If you are thinking about meeting some reverse mortgage lenders, you have undoubtedly done some research or know someone who already has one. For homeowners aged 62 and over, reverse mortgages are a great method to turn their home equity into cash that may be used for additional retirement money, home improvements, or medical costs. Reverse mortgages enable homeowners to maintain ownership of their property while living in their house during retirement. You receive a payment from the mortgage company as an advance on the equity in your house rather than making regular mortgage payments. Generally speaking, the funds are not taxable and have no impact on your Medicare or Social Security benefits. A win-win situation, yes? It is possible. Before obtaining a reverse mortgage, there are a few crucial factors to take into account.
There Are Expenses.
Reverse mortgages have charges just like regular mortgages do. You can anticipate paying origination fees and closing costs at closing, just like with mortgages. Additionally, there can be extra monthly servicing costs for the loan. You can also be required to pay mortgage insurance, depending on your lender and the reverse mortgage type. If you have any questions concerning the charges associated with your reverse mortgage, ask your loan officer before closing.
Responsibilities Of The Homeowner
Some of the same responsibilities that regular homeowners have while using a reverse mortgage still fall to the homeowner. The homeowner is in charge of making sure that property taxes are paid because they are not covered by the loan. Additionally, you must get, maintain, and pay for homeowner's insurance. The property owner is responsible for maintaining it appropriately and keeping it in good condition. The lender may demand loan payback if you don't comply with any of these conditions.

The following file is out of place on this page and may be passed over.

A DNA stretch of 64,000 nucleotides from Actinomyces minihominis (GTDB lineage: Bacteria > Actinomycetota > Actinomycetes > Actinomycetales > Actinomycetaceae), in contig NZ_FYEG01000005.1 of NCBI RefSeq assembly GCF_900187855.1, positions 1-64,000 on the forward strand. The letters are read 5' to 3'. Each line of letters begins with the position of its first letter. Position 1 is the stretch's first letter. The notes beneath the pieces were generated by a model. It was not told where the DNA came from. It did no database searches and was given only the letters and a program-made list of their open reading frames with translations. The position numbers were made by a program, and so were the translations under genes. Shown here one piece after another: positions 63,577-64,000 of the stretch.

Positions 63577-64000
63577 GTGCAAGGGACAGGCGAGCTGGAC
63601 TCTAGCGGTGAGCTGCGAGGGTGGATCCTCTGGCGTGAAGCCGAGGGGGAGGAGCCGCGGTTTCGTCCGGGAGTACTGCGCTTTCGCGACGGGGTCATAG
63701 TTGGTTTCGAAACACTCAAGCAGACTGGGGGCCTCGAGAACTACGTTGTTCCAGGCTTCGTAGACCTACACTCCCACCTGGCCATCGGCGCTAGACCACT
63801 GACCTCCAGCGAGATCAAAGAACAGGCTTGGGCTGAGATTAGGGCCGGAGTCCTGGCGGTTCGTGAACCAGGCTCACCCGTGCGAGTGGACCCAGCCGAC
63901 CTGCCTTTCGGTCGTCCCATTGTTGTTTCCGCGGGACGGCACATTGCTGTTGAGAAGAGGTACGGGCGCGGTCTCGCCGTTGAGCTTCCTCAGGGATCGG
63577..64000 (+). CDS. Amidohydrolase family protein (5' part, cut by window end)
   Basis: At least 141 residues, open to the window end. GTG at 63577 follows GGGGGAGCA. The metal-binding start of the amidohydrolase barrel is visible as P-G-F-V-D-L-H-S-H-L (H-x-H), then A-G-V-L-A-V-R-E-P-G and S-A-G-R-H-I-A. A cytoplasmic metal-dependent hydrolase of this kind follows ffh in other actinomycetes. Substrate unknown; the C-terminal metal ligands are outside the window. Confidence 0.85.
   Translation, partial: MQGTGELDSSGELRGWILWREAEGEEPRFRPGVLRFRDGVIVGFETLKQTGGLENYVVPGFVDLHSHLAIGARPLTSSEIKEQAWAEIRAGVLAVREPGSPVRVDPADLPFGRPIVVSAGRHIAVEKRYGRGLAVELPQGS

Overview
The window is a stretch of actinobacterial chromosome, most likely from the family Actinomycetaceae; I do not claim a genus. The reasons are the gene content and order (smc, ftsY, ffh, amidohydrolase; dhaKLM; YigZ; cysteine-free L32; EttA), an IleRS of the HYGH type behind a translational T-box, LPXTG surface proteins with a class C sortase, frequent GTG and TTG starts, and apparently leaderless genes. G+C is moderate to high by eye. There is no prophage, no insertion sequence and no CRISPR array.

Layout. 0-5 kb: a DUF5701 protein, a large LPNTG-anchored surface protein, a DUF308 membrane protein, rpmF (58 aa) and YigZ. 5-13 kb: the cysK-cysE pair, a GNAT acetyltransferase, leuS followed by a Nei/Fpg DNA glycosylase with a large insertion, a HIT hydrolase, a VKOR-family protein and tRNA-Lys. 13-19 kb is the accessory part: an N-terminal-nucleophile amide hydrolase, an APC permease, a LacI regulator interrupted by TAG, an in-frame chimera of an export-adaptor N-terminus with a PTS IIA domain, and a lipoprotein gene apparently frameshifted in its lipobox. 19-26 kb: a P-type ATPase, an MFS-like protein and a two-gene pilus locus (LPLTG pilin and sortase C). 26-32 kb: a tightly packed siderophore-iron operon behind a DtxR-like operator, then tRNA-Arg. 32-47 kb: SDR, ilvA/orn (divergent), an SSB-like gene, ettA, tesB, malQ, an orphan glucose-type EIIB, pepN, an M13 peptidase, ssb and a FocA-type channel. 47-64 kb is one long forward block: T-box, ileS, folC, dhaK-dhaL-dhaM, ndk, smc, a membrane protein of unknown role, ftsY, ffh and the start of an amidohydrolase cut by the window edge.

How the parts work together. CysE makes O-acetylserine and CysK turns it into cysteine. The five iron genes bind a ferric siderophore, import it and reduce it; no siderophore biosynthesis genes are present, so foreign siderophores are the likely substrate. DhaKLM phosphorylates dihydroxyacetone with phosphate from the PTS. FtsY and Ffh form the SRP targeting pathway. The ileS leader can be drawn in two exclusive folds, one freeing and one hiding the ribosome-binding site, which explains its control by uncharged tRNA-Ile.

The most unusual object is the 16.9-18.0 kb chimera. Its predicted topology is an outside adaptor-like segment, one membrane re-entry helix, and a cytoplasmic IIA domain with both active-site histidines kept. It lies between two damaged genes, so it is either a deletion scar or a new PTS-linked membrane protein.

The Heirs May Be Affected
The assets available to your heirs will be diminished if the amount you draw from a reverse mortgage exhausts your equity. If your heirs choose to keep ownership, they can buy the house by paying off the loan. Your heirs would typically only have to pay the appraised value to buy the house, even if the balance owed exceeds the value. Be aware that a reverse mortgage must be paid off by giving the property back to the lender, selling it, or purchasing it if you want to leave the family home to your heirs.
Defense For Spouses
Even if your spouse did not sign the loan documents, they can typically continue living in the house if you pass away with some federally insured reverse mortgages. Since they are no longer obligated to make payments, though, they will no longer do so. Until the spouse passes away, sells the home, or vacates, the loan is not due.
While some reverse mortgages have variable rates, others offer fixed-rate loans. Be advised that the variable interest rates on your loan will change in accordance with the market. You must frequently take your money out in one large sum for fixed-rate loans. As long as the loan is outstanding, the interest is not tax deductible either.